The Historical Society of Walden and the Wallkill Valley is pleased to host our new blog (being launched in NY during historic Hurricane Sandy)! We will post questions and comments we receive at the Historical Society and invite you to comment or respond with any information you would care to provide on the topic.
Our Society holds monthly public meetings with guest speakers and programs throughout the year on the 3rd Wednesday evening of March, April, May, June, September, November, December –and are free. This year we are pleased to be hosting a Special Tribute to our Veterans on Sunday, November 18th from 1-4 at the Jacob T. Walden House. The historic Jacob T. Walden House is the home of our Society and is located at 34 North Montgomery Street in Walden, N.Y. Each year we hold special programs that include the Annual Walden Local History Day, The Annual Spring Tea, Picnic on the Porch, Annual Yard Sale, and the Annual Christmas Tea Open House.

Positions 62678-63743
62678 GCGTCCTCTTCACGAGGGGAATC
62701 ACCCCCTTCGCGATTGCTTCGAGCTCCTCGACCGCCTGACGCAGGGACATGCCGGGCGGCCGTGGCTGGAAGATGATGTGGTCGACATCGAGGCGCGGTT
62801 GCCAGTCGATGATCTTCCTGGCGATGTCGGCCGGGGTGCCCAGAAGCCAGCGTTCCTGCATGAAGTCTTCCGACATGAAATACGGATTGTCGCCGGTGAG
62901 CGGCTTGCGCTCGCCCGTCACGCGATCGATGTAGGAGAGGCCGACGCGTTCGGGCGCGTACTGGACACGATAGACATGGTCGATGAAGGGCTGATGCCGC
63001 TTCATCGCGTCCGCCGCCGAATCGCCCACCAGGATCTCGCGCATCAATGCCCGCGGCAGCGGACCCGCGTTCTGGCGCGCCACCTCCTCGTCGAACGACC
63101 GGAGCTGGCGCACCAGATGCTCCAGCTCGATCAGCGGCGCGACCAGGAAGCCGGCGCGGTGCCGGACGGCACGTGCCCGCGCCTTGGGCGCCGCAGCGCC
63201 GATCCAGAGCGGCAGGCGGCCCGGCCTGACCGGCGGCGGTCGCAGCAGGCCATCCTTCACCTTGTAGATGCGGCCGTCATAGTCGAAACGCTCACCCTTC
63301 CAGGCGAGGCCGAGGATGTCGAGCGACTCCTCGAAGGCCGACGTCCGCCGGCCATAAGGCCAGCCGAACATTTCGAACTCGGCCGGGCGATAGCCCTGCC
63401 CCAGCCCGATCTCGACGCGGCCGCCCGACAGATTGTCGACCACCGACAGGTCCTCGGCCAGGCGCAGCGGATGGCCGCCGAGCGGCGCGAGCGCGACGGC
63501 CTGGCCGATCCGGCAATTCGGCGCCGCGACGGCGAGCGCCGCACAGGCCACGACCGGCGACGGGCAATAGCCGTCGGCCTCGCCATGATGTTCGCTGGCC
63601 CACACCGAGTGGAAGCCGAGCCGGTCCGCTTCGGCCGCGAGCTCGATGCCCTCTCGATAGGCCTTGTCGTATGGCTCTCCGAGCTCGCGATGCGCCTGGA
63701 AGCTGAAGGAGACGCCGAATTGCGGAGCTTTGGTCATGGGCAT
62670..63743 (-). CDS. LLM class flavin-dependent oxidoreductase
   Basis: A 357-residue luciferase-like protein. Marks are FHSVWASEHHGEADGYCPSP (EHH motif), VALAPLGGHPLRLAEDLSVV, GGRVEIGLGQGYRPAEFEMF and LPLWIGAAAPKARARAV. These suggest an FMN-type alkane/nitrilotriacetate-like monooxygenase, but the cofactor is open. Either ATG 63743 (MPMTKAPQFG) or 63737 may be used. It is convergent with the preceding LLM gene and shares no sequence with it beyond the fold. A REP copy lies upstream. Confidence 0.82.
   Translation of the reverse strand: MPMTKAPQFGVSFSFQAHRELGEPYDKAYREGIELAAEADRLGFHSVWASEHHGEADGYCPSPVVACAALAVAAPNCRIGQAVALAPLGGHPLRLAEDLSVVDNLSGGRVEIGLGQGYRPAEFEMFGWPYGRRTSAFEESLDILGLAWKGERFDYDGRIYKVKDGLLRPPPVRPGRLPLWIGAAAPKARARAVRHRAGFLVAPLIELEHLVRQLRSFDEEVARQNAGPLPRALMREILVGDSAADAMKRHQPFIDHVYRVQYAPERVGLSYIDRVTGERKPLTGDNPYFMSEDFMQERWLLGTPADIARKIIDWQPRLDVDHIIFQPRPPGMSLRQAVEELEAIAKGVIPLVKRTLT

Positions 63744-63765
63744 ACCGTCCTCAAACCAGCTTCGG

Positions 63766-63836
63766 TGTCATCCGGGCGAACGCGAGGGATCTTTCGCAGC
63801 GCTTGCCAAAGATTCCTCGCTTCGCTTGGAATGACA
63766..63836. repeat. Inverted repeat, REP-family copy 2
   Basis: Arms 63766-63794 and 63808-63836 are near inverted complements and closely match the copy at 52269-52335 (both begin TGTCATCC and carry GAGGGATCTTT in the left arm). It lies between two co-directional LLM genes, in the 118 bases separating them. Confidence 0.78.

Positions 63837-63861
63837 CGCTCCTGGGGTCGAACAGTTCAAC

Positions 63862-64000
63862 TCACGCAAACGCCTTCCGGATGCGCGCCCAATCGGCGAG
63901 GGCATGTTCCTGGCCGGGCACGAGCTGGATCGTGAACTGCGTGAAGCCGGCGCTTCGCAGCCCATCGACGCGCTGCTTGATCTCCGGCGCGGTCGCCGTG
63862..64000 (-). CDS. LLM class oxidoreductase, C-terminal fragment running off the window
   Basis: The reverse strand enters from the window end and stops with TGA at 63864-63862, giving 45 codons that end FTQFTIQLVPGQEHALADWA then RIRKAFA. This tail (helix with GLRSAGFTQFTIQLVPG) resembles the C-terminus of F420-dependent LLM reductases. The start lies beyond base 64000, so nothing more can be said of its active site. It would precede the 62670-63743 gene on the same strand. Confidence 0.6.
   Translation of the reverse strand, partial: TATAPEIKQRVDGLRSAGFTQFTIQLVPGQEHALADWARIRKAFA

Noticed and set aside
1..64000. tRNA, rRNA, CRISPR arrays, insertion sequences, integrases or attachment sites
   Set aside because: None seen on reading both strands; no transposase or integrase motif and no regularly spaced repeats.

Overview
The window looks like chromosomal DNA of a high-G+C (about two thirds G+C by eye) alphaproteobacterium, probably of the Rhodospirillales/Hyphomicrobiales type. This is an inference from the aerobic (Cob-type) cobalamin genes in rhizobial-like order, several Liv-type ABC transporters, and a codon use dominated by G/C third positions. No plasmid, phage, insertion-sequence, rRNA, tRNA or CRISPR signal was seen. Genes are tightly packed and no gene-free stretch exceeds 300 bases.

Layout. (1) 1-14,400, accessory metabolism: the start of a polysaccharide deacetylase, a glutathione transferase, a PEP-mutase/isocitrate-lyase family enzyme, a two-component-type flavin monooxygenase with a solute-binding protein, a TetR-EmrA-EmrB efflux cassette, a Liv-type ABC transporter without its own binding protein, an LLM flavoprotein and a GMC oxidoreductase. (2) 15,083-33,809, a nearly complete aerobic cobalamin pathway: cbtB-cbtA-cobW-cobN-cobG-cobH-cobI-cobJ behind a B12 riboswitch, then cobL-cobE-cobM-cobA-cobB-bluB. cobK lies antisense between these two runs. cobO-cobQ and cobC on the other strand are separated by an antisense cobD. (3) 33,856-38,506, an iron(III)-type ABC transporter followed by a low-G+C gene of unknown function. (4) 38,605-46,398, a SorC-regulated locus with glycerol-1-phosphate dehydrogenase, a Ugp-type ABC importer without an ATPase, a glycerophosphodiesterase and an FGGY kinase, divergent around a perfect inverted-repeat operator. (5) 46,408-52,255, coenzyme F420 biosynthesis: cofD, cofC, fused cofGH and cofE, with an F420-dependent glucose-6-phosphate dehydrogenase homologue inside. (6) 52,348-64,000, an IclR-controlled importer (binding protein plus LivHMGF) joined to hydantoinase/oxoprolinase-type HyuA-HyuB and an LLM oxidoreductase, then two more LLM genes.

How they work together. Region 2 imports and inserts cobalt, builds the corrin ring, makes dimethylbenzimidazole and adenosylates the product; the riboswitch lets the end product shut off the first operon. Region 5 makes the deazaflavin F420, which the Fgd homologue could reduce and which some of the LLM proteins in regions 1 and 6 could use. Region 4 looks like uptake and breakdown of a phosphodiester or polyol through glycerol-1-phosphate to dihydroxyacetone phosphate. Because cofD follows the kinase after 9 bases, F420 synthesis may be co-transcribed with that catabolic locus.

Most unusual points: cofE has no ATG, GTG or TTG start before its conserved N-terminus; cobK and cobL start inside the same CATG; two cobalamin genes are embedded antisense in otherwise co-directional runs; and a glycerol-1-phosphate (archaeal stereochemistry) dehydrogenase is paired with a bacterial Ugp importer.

Please see our calendar at www.thejacobwaldenhouse.org for upcoming specific events and dates.
The Walden House is an example of Hudson Valley Dutch colonial architecture built, we think, before 1768. It is constructed of cut stone and has walls about 2 feet thick which is indicated by the depth of the window sills. The house is situated on land that was originally part of the Gatehouse Patent. It is believed that Samuel Erwin and his heirs enlarged the original home by adding this stone structure to a smaller frame house that no longer exists.
In 1813 a wealthy New York City shipping merchant named Jacob Treadwell Walden purchased the home from the heirs of Samuel Erwin and moved his family here. He also purchased many plots of land near the Falls along the Wallkill River. When Jacob Walden arrived, the area was known as “Kidd Town” so named for the Alexander Kidd families who settled here in 1736. Upon Jacob Walden’s death, the town was renamed “Walden,” in his honor in 1855.
The Historical Society of Walden and the Wallkill Valley owns and maintains the historic home that Mr. Walden referred to as “Old Hearthstone.” It is furnished as we feel Mr. Walden and his family might have during their occupancy, however, none of the furnishings on display today belonged to the Walden Family.
You are invited to join us for any event–or here on our blog. Your input and comments are welcome!